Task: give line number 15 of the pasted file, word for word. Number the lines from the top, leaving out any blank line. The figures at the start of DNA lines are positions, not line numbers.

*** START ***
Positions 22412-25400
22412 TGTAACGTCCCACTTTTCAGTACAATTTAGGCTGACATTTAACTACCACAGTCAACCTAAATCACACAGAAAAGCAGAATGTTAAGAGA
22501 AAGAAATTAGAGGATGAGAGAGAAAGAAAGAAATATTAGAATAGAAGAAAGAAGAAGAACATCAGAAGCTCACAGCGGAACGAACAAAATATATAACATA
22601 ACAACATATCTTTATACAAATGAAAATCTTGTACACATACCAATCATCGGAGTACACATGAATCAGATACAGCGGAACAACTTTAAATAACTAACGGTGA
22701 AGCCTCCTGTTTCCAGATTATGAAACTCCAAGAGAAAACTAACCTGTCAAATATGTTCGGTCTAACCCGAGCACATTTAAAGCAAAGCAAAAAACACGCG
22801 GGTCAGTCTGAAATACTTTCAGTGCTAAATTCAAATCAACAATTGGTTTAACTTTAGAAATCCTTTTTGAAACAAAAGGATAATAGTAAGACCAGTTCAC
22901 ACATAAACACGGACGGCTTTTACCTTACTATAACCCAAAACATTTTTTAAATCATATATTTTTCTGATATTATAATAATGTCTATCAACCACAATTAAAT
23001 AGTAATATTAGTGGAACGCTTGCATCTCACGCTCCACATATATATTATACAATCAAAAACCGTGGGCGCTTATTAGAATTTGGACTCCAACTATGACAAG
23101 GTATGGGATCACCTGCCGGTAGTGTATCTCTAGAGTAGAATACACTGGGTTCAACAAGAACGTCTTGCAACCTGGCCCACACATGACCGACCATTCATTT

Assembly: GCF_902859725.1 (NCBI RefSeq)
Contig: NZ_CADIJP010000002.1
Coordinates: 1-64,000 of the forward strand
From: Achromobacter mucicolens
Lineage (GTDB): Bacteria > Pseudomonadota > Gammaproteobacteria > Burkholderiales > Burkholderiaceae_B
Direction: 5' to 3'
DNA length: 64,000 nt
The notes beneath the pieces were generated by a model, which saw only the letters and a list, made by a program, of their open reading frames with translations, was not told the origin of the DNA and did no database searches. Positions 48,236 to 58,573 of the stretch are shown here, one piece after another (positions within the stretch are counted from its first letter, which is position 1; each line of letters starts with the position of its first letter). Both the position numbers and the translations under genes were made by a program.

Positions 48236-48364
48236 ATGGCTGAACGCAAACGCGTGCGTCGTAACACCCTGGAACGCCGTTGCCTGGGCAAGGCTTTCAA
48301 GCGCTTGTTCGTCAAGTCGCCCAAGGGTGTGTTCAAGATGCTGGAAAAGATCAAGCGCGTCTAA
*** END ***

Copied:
Direction: 5' to 3'